I’m a nice person, actually. It may not seem like it, but it’s true, damn it. I have a flinty exterior, but on the inside, I’m mush.
Don’t believe me? Check out my mailbox sometime. It’s stuffed with appeals from Oxfam, Smile Train, Orphan Acres, Humane Society International, Doris Day Animal League, Defenders of Wildlife, Greenpeace. I write a lot of checks, so I’m on a lot of lists. But check-writing is an arms-length niceness. It enables good things to happen, but it’s passive caring.
I like to do more active caring. At one workplace in San Francisco, I organized a Giving Tree at Christmas. I had to whip it together in about a week, and I was blown away by how many of my snotty co-workers contributed. One guy that I thought was a complete assclown offered to drive me 50 miles to the drop-off site when my car battery died. It was a classic Christmas lesson: Maybe you’re the assclown, sister.
After the 2011 tornado in Joplin, I reached out to my friends and my husband’s co-workers and got bags upon bags of food, dog beds and other supplies for the Humane Society there. It cost me $200 to ship it, and the guy at the shipping store actually paid for half. I did a stuffed animal drive a few years ago, and my Honda CR-V was stuffed from floor to ceiling with plush toys. I like facilitating things like that. It gives me a visceral, deep-in-the-gut good feeling that I can’t duplicate any other way.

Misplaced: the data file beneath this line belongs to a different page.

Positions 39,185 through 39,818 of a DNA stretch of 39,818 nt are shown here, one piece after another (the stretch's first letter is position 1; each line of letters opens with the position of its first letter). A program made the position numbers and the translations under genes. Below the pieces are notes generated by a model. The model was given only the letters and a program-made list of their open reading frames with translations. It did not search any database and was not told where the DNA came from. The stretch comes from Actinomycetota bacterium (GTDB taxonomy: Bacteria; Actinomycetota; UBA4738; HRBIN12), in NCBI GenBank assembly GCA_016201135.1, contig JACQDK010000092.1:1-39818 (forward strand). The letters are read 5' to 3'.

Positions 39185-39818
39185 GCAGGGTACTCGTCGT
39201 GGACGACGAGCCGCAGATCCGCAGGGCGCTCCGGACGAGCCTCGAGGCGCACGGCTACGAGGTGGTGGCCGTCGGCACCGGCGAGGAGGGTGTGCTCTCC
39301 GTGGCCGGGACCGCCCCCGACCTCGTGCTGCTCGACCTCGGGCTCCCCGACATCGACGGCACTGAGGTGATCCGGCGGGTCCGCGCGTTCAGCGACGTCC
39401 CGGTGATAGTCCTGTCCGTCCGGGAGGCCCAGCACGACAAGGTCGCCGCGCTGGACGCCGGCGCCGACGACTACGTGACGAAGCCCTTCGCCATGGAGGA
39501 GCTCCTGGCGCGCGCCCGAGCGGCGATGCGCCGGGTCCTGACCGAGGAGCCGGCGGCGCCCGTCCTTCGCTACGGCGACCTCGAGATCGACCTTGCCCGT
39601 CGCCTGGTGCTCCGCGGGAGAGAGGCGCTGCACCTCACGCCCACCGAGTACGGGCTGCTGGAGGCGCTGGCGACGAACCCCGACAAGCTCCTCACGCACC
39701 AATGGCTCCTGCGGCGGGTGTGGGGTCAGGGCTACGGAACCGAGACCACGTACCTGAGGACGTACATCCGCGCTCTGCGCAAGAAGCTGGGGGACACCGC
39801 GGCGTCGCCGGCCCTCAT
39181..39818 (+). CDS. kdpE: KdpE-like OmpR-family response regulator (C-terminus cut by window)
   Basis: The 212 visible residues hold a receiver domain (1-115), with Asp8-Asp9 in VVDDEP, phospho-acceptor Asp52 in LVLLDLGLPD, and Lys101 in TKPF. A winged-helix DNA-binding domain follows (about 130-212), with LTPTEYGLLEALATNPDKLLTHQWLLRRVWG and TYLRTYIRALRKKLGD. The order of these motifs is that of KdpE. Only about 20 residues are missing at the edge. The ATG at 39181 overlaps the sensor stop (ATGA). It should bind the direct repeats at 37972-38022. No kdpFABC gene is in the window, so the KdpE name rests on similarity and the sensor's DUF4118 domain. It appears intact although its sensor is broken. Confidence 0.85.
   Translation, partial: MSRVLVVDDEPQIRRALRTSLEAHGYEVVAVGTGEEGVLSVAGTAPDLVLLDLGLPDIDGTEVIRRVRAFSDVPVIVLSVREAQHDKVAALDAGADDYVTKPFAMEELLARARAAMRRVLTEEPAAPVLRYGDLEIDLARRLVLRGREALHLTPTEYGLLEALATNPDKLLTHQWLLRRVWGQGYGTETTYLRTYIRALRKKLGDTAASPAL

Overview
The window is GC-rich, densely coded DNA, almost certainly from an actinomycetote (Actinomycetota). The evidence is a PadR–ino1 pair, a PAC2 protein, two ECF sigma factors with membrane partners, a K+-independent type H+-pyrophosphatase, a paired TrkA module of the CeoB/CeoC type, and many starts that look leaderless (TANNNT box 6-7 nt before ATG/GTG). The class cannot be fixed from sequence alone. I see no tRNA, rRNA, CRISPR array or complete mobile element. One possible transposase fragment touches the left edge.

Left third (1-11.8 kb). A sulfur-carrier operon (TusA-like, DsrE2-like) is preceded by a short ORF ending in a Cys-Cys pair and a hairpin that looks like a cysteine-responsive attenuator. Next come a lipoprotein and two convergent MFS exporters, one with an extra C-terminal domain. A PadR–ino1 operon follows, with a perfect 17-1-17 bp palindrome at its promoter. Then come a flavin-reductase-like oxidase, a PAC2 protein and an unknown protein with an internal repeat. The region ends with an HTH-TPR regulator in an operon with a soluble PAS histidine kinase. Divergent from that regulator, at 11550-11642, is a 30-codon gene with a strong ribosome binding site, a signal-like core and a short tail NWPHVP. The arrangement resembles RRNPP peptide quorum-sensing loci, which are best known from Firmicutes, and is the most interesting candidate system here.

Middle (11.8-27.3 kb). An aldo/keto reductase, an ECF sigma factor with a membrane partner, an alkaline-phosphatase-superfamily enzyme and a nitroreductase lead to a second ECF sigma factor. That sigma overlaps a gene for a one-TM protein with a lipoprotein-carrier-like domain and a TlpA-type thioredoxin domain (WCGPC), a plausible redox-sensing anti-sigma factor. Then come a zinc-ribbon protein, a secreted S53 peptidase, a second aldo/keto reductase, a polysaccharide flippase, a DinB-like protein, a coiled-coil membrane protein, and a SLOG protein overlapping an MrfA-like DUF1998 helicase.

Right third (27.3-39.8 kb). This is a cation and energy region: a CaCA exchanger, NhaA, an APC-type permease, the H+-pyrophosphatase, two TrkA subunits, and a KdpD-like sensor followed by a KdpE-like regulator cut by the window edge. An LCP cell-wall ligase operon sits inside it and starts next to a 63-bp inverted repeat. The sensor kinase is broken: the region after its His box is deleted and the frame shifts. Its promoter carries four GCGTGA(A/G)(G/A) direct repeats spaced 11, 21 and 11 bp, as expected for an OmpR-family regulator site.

But my nice things are sporadic. Most of the time, I’m worrying about stupid stuff like my hair length or whether my son has too much homework. I’ll sit down and write a bunch of checks to charitable organizations and feel that good, fuzzy feeling, but then the next day, I’m wrapped up in the mundane crap again.
My 30 days of nice experiment had one rule: Do one nice thing a day. That’s it. The nice thing could be a bigger gesture, like helping an older woman with Parkinson’s write out several Priority Mail slips at the post office. Or, it could be something as simple as letting a harried mom go ahead of me in the checkout line.
Sometimes, I had Bini with me, like the time I bought a Trader Joe’s gift card for a local family and delivered it to a mega church I normally wouldn’t have gone near. Sometimes, the gesture was personal, like when I wrote to a friend to tell her I was thinking of her. My favorite was when I called my dad up, just to talk. The surprise and pleasure in his voice was enough to convince me that small gestures do matter. A lot.
So, did doing something intentionally nice for 30 days change me as a person? Not really. I still zip around, ticking through my endless to-do lists and mentally gnawing on insignificant non-issues. But I do think my experiment helped me calm my chronic busy problem. If you’re looking for opportunities to do nice things, you have to pause. And when you pause, you chill out.